When I tell the story to friends, their faces invariably darken. And I could have saved them that look by simply saying “Sure.” But then I would have been walking across campus in tow to James Franco to get a coffee I didn’t actually drink with James Franco for the sake of telling the story of how I got a coffee with James Franco. So I pointed him in the direction of another student who was going to get coffee and James Franco turned away. Then, just as quickly, turned back. “Thank you,” he said, clasping two hands together, gesture performed as if in a vacuum, no eye contact, beatifically gracious.
Among his brief remarks this past Monday night prior to the Lincoln Center screening of Howl starring James Franco as Allen Ginsberg, the poet Lou Asekoff, retired director of the Brooklyn College poetry program recalled how Ginsberg once burst into his office to say, “I just blew the guy who knew a guy who blew a guy who knew the rough-hewn tradesman who as a boy lay all night in Whitman’s lap.”
Ginsberg considered Walt Whitman a mentor, “Howl,” his expansive “Song of Myself.” For those expecting a character study of the Beats, the new film isn’t it. It is, instead, a passionate homage to the poem.
The visuals skip between three different fields of reference: an outlaw fantasia animated by Erik Drooker; Ginsberg as played by James Franco in an unshaven interview doing things like sitting on a couch and lighting a stove while talking about his work and again, clean-shaven, in the San Francisco Six Gallery where the poem debuted two years before (1955), actors as Jack Kerouac and Neal Cassady in silent tow; and a courtroom drama with Jon Hamm as defense attorney Jake Ehrlich arguing against the poem’s obscenity, David Strathairn as the D.A. Ralph McIntosh arguing to condemn it, in a sort of Humbert Humbert Ladies-and-Gentlemen-of-the-Jury type treatise on literature’s angels and devils.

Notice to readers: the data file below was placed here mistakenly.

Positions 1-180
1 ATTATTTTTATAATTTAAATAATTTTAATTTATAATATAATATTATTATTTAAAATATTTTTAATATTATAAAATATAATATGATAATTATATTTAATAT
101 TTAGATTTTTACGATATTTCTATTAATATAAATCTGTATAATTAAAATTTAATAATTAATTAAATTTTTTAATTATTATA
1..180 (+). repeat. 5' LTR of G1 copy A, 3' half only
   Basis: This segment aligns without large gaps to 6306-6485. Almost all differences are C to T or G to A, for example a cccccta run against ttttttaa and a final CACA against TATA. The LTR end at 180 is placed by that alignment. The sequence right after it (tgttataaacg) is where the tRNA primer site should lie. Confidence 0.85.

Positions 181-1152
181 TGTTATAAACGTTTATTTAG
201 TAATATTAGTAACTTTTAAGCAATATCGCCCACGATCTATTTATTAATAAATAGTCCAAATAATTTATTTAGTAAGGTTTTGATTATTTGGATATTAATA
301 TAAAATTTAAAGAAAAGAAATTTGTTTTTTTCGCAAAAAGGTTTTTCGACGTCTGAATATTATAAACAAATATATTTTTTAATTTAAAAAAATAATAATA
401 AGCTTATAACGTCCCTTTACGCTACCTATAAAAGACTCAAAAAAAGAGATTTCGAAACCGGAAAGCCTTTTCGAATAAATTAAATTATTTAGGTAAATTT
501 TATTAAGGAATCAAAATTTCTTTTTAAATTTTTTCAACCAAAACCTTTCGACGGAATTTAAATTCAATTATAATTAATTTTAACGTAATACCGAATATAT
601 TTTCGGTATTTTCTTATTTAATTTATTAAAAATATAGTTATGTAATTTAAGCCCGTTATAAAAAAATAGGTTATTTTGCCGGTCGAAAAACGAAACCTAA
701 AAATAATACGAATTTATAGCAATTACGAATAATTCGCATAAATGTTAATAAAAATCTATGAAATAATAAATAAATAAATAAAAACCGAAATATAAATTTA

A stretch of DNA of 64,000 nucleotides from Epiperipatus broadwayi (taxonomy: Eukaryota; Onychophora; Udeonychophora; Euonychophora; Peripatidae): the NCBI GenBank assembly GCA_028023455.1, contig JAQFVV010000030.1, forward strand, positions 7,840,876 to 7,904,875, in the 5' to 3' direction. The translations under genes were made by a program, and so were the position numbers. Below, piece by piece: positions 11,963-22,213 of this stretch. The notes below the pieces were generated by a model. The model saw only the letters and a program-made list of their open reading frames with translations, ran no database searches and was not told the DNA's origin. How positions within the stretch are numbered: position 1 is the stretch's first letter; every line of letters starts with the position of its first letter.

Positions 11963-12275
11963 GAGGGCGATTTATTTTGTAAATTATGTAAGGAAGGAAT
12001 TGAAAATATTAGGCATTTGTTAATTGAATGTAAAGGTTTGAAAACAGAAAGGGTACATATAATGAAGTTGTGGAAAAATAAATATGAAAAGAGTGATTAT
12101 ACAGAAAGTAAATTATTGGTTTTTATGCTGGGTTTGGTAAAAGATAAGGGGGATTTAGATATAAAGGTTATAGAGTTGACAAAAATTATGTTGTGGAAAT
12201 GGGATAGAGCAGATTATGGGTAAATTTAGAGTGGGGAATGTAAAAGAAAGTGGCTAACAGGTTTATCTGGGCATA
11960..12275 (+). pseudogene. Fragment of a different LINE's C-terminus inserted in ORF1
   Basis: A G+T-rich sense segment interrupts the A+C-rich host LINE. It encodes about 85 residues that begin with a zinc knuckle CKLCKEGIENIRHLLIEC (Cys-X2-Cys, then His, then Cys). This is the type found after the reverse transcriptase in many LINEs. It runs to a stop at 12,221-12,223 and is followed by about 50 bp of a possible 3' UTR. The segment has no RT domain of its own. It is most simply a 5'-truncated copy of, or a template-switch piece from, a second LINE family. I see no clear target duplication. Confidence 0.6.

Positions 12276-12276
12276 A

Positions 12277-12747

Each section has high points. Consider David Strathairn’s delivery of the line, prosecutor Ralph McIntosh’s inadvertent poetry of frustration with Ehrlich’s defense: “I don’t want to box with him, he’s disturbing me. I open my mouth and out fly fists.”
Regarding creative ferment, Franco as Ginsberg recalls the conversation he had with his therapist on whether or not to leave the buttoned-down life behind, having shunted away feelings of his own desires in favor of a desk job. How can he possibly part with that order, Ginsberg recalls asking his therapist, when if he does so he may well end up wretched and white-haired and alone? His therapist, he says, told him to go for it, adding, “You are very charming and lovable and people will always love you.” A gasp of laughter escaped from the movie theater audience.
In the Q&A session that followed the screening, with directors Rob Epstein and Jeffrey Friedman seated up front alongside their star, an audience member asked BC (and Columbia and NYU) MFA alum James Franco, what he made of his role as a cultural icon, or one rapidly in the making? Answered Franco, “I hope to bring attention to some areas being passed over, or dying, lost in the shuffle—you know, poetry is something that doesn’t get a lot of attention, so if I can help bring it some attention, that’s not a bad thing.”
The evening ended and almost everyone took to their feet, a crowd of admirers clotting the exit lane around the movie star, writer and artistic frontiersman James Franco. I couldn’t help it—I was smiling. Okay, I had passed up on coffee. Perhaps, in a life not without its stupid moves, it was the stupidest of all: my friends’ faces say as much. Fame is voracious, and who hasn’t hungered for it? But alone on my row, looking to the front of the theater, I saw—I know that I was seeing—in some literary way, through the fever of my belief in the immortal word, the image of a different kind of friend: one I could trust to carry a dream forward.